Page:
Tuesday 21 September 2021

Just time for a quick round of the park before heading off to Rainham Marshes. I didn't find a Little Owl at the Serpentine Gallery. Little Dave the gardener told me that he had seen a Kestrel circling the tree, so probably they had had a disagreement and the owls had retired to their hole.

But the male owl near the Speke obelisk was visible for a change.

Robins were singing loudly all over Kensington Gardens. This one was in the leaf yard.

A Pied Wagtail perched on the roof of one of the small boathouses, then hunted insects in the moss and lichen on the tiles.

It caught a fly.

One of the two younger Great Crested Grebe chicks cruised past.

A female Tufted Duck rested on the edge of the Serpentine.

There were three kinds of egret at Rainham. Two Cattle Egrets and a Little Egret (front) searched for small edible creatures.

A Little Egret caught a dragonfly in the reeds.

And there was also a Great Egret, the first one I've managed to see at Rainham.

A female Wheatear perched on a heap of earth on the mound upstream from the reserve, which is an old rubbish tip and the highest ground in the flat landscape.

A Little Grebe caught a small fish and flipped it about before swallowing it. Little Grebes can shake fish so violently that they disintegrate, which is handy for feeding chicks with the pieces.

There was also a teenager still with traces of juvenile stripes on its face.

Marsh Frogs were croaking loudly in several places.

A Wasp Spider waited at the centre of its web.

Willow Emerald damselflies mated on a bramble stem.

A Common Carder Bee climbed over a buddleia flower.

A Hornet Hoverfly (Volucella zonaria) rested on a log.

After I left to come home Tom found a female Kestrel, which had eluded me. He got a fine photograph of her in flight.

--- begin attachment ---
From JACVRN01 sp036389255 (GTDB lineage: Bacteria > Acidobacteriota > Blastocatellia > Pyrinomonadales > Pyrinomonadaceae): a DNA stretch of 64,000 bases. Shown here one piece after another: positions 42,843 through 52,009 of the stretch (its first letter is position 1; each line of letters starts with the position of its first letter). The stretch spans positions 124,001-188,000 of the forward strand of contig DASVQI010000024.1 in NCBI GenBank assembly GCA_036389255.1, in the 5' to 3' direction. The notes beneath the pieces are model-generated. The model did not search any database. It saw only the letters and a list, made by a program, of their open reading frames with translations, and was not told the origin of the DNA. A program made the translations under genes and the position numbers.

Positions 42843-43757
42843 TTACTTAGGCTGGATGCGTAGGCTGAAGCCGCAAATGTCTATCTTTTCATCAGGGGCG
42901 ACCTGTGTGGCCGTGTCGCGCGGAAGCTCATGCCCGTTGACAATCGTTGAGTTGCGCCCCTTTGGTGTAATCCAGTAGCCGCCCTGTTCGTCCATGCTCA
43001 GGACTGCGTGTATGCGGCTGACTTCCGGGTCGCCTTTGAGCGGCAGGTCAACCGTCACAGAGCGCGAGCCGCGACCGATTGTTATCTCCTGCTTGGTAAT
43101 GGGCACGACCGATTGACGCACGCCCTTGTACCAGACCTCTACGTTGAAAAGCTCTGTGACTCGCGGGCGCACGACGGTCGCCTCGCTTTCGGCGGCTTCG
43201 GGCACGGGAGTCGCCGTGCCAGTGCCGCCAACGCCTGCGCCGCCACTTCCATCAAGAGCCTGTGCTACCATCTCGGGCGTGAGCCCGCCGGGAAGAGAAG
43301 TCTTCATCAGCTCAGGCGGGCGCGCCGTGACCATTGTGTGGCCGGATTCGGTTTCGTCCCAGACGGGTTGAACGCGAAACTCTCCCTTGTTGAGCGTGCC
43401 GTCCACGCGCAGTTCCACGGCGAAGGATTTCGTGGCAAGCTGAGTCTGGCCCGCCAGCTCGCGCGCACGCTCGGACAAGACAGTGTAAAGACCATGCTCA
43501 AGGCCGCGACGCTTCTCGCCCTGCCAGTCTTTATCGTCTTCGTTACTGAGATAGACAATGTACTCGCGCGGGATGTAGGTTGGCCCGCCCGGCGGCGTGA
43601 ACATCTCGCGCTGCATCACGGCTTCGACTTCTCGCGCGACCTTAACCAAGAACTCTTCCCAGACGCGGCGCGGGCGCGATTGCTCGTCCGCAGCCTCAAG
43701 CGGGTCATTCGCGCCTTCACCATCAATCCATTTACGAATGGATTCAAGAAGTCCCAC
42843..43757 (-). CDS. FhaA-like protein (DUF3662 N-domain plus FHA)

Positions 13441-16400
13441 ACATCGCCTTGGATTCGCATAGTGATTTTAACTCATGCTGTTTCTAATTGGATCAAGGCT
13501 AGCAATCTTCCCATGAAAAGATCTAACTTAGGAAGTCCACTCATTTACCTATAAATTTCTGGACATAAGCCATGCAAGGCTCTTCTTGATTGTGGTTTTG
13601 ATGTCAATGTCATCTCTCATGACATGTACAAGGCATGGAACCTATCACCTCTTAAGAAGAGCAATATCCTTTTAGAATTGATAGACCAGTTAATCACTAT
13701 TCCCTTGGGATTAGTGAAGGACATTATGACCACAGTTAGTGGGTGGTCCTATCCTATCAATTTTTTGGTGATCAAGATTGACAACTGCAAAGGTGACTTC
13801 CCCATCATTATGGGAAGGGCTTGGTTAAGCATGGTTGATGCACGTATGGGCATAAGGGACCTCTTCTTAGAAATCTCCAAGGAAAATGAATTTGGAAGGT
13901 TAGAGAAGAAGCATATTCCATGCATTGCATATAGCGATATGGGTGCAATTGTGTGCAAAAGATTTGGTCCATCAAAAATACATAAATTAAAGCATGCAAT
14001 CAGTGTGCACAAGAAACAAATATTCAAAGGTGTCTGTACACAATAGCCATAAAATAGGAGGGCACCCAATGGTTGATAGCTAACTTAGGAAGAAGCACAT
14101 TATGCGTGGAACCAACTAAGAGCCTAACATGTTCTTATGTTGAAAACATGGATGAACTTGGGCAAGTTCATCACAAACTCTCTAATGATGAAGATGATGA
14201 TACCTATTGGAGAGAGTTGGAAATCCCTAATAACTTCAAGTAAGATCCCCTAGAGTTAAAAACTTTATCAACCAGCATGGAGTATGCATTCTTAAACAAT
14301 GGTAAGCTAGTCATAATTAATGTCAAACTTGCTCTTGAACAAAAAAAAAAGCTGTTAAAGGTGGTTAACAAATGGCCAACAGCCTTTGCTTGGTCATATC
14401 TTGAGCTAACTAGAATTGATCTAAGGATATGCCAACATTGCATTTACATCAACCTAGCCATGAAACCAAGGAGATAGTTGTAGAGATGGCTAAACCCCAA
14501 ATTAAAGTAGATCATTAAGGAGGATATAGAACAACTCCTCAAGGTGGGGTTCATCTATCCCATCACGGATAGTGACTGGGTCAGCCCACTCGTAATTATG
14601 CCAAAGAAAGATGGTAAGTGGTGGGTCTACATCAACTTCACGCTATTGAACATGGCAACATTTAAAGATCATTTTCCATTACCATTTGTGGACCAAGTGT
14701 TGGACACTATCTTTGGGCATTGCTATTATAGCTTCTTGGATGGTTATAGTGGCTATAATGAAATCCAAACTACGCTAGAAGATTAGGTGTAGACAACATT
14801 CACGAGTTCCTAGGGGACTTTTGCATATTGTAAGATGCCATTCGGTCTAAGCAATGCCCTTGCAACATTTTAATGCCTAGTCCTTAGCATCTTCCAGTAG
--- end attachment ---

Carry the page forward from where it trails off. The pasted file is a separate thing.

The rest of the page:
1. Congratulations on the Great Egret! Such an elegant and impressive bird.

    Very lovely pictures from Rainham Marshes. I would never have imagined that such relatively small birds such as Little Grebes should be so strong as to be able to disintegrate small fish!

    Glad to see Cattle Egrets keep expanding their population. I have a very soft spot for them.

    1. Little Egrets are increasing fast now. There were at least eight at Rainham and they appear in Kensington Gardens from time to time. Cattle Egrets are now often seen at Rainham, where there is a herd of cows (which still won't let them on), and sightings of Great Egrets are becoming more frequent. In a few years there will be egrets all over London.

  2. Looks like you had an excellent day at Rainham & congrats on your egret hat trick! I had planned to go yesterday but decided to go to Brent Res to see the Little Stint that had been present for about 10 days. Needless to say it had gone but a Ruff was reasonable compensation along with 2 Green Sandpipers. 4 Little Egrets there.

    As well as some fine bird photos you got some good insect shots & I adore the Marsh Frogs. Though they're not native in the UK they do seem to have an important role in the food chain-supporting the various heron/egret species & Grass Snakes. I did see a photo last year of a Marsh Frog eating a smaller one.

    I may get there on Friday as the weather looks sunnier than Thursday.

    1. Sorry to be so slow in replying -- I accidentally went out without my phone and was plunged back into the 20th century. Hope you have a splendid day at Rainham. There is always something there that makes a visit worthwhile. The extremely accommodating female Kestrel that Tom has photographed is likely to be along the river wall between the exit turnstile and the visitor centre.

  3. Thanks Ralph- yes Rainham is always worth the visit.